Any size and type of business can benefit from customer research. The goal is to find out how people feel about your product and what you can do to improve it so that you wind up making more money selling it.
What’s the best way to solicit customer feedback? BlackEnterprise.com reached out to the members of Young Entrepreneur Council (YEC), an invite-only organization comprised of the world’s most promising young entrepreneurs. In partnership with Citi, YEC recently launched StartupCollective, a free virtual mentorship program that helps millions of entrepreneurs start and grow businesses.
Here are their best bets for getting soliciting qualitative information.
1. Software like oDesk and Mechanical Turk
I like using sites and softwares where there isn’t any bias on the product or service. Pay people to go and check out your software and then give an honest review. UserReviews is also a nice software that I’ve used in the past to get solid customer feedback.
2. Bottom Up and Top Down
To effectively assess true customer feedback you need to approach the problem from both directions. First the executives should be having one-on-one conversations with clients to get individual user cases, emotions and stories. Then, you should use a survey or company to conduct numbers-based feedback to ensure your sample set wasn’t an outlier.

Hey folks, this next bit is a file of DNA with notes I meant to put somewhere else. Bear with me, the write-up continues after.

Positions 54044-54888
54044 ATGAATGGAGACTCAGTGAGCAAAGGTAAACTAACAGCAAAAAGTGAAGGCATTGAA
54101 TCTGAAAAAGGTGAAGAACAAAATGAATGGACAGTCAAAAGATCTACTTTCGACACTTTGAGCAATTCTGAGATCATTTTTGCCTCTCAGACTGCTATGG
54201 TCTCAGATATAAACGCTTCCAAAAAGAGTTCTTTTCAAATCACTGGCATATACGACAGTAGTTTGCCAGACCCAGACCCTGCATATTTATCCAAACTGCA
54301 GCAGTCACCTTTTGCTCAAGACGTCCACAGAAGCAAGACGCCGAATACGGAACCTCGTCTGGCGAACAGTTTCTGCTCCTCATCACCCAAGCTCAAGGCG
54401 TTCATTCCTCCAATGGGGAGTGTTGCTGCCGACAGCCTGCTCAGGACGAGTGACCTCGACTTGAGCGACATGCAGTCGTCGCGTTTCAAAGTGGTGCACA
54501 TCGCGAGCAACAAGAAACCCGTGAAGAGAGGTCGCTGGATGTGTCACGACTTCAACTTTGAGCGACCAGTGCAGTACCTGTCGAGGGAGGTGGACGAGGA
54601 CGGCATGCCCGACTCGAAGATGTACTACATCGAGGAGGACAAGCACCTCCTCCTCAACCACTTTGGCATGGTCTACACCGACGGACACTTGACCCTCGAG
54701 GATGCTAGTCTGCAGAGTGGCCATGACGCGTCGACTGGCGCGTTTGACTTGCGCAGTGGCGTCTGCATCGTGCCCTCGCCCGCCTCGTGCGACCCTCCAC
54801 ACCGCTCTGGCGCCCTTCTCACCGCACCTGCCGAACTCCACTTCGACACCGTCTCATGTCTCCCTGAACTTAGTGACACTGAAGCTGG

3. Email With a Reward
We have the best luck using email to reach our clients, promising something in return for their feedback. The trick is asking a question such as “If we provided service X, would you pay Y if we can guaranteed you Z? If not, why?” These variables are set up by us prior to setting an “established value” if we do launch. And rather than receiving just a yes-or-no response, we want specifics.
4. User Testing
We used to give away Amazon gift cards to have people come into our office and test our software while we took notes. This was always a wonderful experience, but it certainly had time constraints. For a similar cost, we now use UserTesting (or a variety of similar services), and have gotten as much or more value from the video feedback versus in-person.
5. The Good Old-Fashion Telephone
Surveys and focus groups offer valuable information, but nothing is better than an intimate one-on-one conversation with a customer. This encourages unadulterated feedback and helps them feel special, valued and appreciated. The best results come when someone of significance contacts the customer (in other words, no outsourced call centers). Use the 80/20 rule and contact your top 20 percent best customers.